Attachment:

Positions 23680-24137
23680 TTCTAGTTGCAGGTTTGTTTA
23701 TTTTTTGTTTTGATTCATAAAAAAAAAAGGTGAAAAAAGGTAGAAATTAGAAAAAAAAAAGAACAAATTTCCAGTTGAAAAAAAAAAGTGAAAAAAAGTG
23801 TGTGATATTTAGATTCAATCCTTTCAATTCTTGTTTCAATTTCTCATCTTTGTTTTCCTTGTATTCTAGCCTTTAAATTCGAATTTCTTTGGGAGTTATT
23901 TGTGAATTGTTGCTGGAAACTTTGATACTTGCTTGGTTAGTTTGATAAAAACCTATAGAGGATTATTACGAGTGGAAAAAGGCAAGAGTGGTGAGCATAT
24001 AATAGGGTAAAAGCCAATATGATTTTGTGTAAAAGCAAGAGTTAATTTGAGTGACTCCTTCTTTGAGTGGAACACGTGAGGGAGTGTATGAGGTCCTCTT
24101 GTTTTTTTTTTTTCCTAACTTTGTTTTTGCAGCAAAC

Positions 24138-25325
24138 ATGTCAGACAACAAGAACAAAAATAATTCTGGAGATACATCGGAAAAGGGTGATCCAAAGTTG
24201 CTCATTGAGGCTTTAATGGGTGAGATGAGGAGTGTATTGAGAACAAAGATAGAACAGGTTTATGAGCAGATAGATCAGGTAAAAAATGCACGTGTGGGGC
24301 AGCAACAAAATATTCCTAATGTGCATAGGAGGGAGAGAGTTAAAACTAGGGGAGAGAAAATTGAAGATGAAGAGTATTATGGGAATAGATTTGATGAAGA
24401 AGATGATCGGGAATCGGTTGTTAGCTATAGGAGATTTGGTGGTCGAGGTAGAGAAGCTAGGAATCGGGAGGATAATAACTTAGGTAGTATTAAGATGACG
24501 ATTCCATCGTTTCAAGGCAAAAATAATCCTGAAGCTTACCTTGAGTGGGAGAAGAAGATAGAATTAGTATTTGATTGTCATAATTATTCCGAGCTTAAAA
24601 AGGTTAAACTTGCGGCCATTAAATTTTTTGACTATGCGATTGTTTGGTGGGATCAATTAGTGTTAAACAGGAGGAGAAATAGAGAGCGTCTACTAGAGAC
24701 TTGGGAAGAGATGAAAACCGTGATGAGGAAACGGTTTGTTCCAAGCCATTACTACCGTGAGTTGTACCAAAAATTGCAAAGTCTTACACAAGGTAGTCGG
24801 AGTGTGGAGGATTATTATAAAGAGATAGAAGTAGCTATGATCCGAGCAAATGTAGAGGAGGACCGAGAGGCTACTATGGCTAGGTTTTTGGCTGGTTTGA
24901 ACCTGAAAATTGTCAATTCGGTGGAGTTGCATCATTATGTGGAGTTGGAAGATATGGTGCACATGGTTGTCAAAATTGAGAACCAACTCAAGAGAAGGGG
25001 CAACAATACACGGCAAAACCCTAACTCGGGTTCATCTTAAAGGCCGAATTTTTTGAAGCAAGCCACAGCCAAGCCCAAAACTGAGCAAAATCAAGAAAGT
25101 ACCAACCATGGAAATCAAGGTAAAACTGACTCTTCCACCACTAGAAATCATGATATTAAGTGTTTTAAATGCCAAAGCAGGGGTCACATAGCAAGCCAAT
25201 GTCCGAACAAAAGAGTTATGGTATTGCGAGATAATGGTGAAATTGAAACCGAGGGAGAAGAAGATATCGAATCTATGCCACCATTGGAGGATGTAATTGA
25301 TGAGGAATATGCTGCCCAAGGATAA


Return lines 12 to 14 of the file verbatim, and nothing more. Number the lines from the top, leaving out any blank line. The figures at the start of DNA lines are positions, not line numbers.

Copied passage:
24401 AGATGATCGGGAATCGGTTGTTAGCTATAGGAGATTTGGTGGTCGAGGTAGAGAAGCTAGGAATCGGGAGGATAATAACTTAGGTAGTATTAAGATGACG
24501 ATTCCATCGTTTCAAGGCAAAAATAATCCTGAAGCTTACCTTGAGTGGGAGAAGAAGATAGAATTAGTATTTGATTGTCATAATTATTCCGAGCTTAAAA
24601 AGGTTAAACTTGCGGCCATTAAATTTTTTGACTATGCGATTGTTTGGTGGGATCAATTAGTGTTAAACAGGAGGAGAAATAGAGAGCGTCTACTAGAGAC